After that rebellious decision to quit drinking, I knew I needed to find like-minded people. I joined quite a few ‘sober communities’ online, but I didn’t want to return to the AA rooms here in my small town. But then a wonderful thing happened; I saw a couple my own age that I recognized from past times in the recovery community here. I approached the woman and asked if she was still in recovery and she said yes. And to make a long story a bit less long, we created our own meeting, focusing on emotional sobriety, free of bullying and open to anyone wanting to deal with any kind of addiction. We follow the tenets of NA, but are open to everyone dealing with any addiction. We are focused on love and openness and community.

I guess I did not ‘come out’ completely before now because I am in a small town and it feels like a big deal to lay it all out there. But what I have found, is that almost every time I talk about my recovery and choosing not to drink, someone asks me more about it, and often people reach out to me for help. And that feels important.  And I guess with all the ‘sober influencers’ now, it feels safer to ‘come out’ – Instagram Hashtags like: #SoberCurious, #SoberLife, #SoberAF, and #SoberIsSexy are becoming common in the social media universe. Celebrities are coming out as sober; people are talking about it as a sane choice in an insane world. My mentors like Brené Brown are celebrating their sobriety publically.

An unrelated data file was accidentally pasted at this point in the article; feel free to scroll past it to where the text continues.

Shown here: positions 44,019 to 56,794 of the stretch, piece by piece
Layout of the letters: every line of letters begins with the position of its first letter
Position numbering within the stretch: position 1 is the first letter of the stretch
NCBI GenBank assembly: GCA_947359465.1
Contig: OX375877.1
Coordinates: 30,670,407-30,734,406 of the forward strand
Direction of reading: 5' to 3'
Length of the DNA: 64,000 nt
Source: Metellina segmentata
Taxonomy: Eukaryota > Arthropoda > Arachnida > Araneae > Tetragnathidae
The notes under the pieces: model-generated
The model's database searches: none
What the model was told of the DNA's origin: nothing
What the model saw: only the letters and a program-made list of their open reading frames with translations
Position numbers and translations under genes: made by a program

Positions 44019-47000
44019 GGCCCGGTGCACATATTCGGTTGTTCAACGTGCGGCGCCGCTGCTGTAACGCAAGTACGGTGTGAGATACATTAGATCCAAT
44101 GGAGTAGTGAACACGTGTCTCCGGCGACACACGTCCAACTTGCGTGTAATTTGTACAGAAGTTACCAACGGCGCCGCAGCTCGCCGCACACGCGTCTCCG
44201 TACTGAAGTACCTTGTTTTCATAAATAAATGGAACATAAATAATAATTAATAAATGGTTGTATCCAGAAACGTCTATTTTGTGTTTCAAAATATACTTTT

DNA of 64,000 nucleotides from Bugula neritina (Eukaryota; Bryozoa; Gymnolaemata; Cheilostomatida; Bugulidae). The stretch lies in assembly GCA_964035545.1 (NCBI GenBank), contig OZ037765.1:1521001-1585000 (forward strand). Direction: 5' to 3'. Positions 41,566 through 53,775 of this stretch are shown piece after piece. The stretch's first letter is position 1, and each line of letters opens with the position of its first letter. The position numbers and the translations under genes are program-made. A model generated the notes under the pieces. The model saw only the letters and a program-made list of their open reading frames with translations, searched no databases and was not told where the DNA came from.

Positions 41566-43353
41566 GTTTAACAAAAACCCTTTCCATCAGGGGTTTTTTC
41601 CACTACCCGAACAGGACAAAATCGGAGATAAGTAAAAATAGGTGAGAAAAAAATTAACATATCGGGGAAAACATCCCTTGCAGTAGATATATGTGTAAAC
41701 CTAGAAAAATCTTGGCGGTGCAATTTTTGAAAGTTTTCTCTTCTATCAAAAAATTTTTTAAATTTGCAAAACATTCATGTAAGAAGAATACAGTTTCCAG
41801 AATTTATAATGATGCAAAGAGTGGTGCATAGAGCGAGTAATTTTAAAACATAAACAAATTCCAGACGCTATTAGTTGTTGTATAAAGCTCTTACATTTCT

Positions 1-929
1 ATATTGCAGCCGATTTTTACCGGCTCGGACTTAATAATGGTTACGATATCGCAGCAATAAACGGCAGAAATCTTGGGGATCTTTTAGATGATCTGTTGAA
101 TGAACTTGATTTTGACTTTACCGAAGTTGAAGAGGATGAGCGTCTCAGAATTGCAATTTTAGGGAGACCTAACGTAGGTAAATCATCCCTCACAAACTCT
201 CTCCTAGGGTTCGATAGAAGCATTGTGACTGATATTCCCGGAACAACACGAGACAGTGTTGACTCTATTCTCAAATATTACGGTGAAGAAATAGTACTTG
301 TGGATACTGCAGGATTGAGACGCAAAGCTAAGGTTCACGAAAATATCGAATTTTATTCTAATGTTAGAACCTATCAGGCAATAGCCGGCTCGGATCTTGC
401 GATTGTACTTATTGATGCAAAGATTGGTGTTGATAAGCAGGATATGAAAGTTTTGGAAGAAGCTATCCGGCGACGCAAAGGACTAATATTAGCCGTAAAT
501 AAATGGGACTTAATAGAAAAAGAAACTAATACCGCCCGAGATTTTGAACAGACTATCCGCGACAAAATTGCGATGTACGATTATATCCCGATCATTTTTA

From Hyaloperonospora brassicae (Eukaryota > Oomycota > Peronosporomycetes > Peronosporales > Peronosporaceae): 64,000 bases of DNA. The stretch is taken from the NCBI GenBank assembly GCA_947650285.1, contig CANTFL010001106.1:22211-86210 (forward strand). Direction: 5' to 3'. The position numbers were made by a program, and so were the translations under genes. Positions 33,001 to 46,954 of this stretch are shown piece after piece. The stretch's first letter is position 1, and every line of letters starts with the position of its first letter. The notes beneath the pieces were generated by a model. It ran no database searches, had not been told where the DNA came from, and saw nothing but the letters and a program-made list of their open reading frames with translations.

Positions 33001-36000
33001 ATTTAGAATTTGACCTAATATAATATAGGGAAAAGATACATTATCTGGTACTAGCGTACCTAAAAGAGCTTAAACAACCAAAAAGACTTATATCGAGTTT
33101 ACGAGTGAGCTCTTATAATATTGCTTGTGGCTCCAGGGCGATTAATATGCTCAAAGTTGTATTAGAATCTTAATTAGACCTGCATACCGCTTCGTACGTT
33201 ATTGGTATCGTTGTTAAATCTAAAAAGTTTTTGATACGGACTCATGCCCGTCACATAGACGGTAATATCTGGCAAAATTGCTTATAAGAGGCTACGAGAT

Quotes like this one from Mary Karr are found popping up:

“When I got sober, I thought giving up [alcohol] was saying goodbye to all the fun and all the sparkle, and it turned out to be just the opposite. That’s when the sparkle started for me.”